16. In conclusion, the board regards document (29) as providing the incentive for improving the cellulolytic properties of T.reesei by adding and expressing at least an extra copy of the beta-glucosidase gene in the fungus. The combination of the teachings of document (29) with those of document (32) or (33) (expression vectors) and of any of documents (3), (25) or (27) (fungal extracellular beta-glucosidase genes) renders obvious the subject-matter of claim 1.

17. The main request is rejected for failing to fulfil the requirement of Article 56 EPC.

First auxiliary request

18. Claim 1 of this request is limited to the expression in any fungus of the T.reesei bgl1 gene (claim 1(a)) or of a derivative thereof obtained by manipulating said bgl1 DNA sequence (claim 1(b)). The conclusion reached in points 1 to 3, supra that claim 1 of the main request fulfils the requirements of Articles 123(2), 84, 87 and 54 EPC equally applies here, for the same reasons. The issue which remains to be decided is that of inventive step.

19. The closest prior art is document (29) which, as already mentioned above (point 5, supra), discloses the enzyme beta-glucosidase as being a rate limiting enzyme in the T.reesei cellulolytic pathway. Document (29) suggests that this pathway may be rendered more efficient if the expression of beta-glucosidase is enhanced and one possible way to do this is identified as isolating a beta-glucosidase gene, then cloning and expressing it in the cellulolytic fungus (page 148).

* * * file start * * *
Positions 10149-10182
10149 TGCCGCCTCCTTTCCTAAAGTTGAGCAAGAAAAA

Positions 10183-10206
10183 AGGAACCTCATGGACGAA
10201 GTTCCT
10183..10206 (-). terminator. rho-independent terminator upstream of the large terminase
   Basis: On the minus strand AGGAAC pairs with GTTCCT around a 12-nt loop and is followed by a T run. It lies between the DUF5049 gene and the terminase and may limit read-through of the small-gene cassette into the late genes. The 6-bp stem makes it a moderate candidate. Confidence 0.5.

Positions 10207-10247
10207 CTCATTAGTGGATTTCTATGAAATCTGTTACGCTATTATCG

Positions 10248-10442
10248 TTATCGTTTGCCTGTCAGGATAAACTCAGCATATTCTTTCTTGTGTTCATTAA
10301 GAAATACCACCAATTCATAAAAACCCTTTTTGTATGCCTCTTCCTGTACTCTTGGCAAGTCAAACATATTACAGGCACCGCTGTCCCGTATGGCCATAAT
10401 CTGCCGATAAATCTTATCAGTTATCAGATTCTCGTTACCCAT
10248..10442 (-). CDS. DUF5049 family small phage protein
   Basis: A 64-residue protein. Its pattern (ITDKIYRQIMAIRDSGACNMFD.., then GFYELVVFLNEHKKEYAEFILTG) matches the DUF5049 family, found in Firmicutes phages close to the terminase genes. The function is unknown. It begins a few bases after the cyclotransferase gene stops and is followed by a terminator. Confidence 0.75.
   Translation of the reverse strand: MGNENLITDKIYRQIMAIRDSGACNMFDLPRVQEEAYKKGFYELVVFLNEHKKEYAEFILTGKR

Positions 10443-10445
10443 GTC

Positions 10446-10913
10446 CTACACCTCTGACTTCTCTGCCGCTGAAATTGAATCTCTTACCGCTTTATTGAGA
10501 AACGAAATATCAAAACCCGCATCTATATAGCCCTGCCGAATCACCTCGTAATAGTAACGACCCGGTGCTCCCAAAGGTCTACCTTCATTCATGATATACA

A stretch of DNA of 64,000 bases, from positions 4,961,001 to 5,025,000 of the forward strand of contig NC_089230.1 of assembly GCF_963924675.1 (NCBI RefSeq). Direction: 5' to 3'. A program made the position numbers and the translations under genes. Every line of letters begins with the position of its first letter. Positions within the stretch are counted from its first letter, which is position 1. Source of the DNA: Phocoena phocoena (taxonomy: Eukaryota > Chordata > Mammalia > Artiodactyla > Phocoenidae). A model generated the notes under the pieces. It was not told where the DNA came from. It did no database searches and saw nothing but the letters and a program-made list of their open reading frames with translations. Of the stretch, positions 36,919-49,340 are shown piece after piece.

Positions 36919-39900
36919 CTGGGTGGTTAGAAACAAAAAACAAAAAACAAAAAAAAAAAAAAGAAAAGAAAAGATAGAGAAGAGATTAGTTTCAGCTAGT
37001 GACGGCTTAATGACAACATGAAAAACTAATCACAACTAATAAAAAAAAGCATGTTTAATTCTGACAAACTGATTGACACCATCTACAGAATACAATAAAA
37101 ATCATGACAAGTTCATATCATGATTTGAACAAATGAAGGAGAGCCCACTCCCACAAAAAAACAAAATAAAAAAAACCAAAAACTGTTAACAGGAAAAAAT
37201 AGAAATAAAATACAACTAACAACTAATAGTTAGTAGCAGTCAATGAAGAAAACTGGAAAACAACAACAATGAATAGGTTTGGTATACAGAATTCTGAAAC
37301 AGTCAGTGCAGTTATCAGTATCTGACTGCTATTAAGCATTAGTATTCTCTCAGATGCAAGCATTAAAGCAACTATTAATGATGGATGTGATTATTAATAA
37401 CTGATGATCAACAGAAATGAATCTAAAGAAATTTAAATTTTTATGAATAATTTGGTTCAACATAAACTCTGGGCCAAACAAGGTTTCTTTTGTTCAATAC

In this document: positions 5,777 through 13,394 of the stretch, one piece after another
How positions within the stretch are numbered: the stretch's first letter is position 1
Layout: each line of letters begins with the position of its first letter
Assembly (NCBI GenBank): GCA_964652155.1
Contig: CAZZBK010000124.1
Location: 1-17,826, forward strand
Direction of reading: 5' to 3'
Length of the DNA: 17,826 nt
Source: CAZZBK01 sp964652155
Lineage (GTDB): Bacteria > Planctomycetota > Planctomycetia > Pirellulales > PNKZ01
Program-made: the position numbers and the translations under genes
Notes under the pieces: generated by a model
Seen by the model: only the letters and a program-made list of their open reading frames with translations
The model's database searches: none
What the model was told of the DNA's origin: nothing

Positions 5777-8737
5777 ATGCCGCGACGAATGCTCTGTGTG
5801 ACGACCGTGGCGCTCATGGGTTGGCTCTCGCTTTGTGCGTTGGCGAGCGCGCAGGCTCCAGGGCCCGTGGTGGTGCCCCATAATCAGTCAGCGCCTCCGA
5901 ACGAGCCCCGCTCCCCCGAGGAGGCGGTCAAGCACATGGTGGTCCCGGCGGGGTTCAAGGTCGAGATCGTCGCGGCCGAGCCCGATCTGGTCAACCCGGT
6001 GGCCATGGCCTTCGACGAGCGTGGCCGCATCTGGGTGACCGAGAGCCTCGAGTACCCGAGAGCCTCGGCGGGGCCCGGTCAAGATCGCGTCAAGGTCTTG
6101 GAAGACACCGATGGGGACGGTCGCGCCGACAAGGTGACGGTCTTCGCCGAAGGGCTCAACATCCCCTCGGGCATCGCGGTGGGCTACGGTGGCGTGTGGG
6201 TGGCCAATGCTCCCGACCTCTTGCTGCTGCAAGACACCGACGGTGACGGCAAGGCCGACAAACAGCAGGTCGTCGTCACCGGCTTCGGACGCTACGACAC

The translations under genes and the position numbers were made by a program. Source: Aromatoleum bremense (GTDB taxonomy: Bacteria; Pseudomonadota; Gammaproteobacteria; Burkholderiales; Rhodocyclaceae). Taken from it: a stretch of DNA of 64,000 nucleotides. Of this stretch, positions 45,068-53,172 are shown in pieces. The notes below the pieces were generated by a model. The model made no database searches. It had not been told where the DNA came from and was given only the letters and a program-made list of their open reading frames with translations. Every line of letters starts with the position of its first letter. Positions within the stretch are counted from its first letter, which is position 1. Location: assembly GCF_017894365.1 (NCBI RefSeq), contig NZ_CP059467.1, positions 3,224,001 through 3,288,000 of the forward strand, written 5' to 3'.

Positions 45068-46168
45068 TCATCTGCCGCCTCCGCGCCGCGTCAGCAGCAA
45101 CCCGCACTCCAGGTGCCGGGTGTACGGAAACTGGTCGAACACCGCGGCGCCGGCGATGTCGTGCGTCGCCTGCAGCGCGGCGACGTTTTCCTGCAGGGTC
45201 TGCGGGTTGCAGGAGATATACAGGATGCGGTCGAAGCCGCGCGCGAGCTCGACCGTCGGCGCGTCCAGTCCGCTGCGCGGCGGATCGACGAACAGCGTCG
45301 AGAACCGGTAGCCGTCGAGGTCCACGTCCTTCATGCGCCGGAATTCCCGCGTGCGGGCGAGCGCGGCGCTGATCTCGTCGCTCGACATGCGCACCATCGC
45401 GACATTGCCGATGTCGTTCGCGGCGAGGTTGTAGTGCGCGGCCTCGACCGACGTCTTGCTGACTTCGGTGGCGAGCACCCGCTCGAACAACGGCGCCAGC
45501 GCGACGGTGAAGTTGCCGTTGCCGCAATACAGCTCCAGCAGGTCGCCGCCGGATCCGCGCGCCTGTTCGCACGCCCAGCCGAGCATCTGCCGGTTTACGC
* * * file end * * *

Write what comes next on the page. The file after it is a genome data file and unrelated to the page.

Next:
20. Starting from the closest prior art, the problem to be solved can be defined as putting the suggestion of document (29) into practice.

21. The solution provided is the isolation of the T.reesei bgl1 gene and its transfer and expression into a cellulolytic fungus.

22. The question to be answered is whether or not retrieving the T.reesei bgl1 gene from T.reesei involves inventive step.

23. The isolation of the bgl1 gene was achieved as follows. Total T.reesei mRNA was purified on an oligodT column and transcribed into cDNA with reverse transcriptase and DNA polymerase. Amplification of the cDNA fragments encoding a portion of the bgl1 gene was done using the polymerase chain reaction, the necessary oligonucleotide primers being designed on the basis of a selected N-terminal amino acid sequence and an internal sequence of the Bgl1 protein. A 700bp cDNA fragment was, thus, obtained which was used as a probe to isolate a 6kb genomic DNA fragment comprising the entire bgl1 coding sequence along with sequences necessary for gene transcription and translation (patent in suit, sections [0042] to [0066]).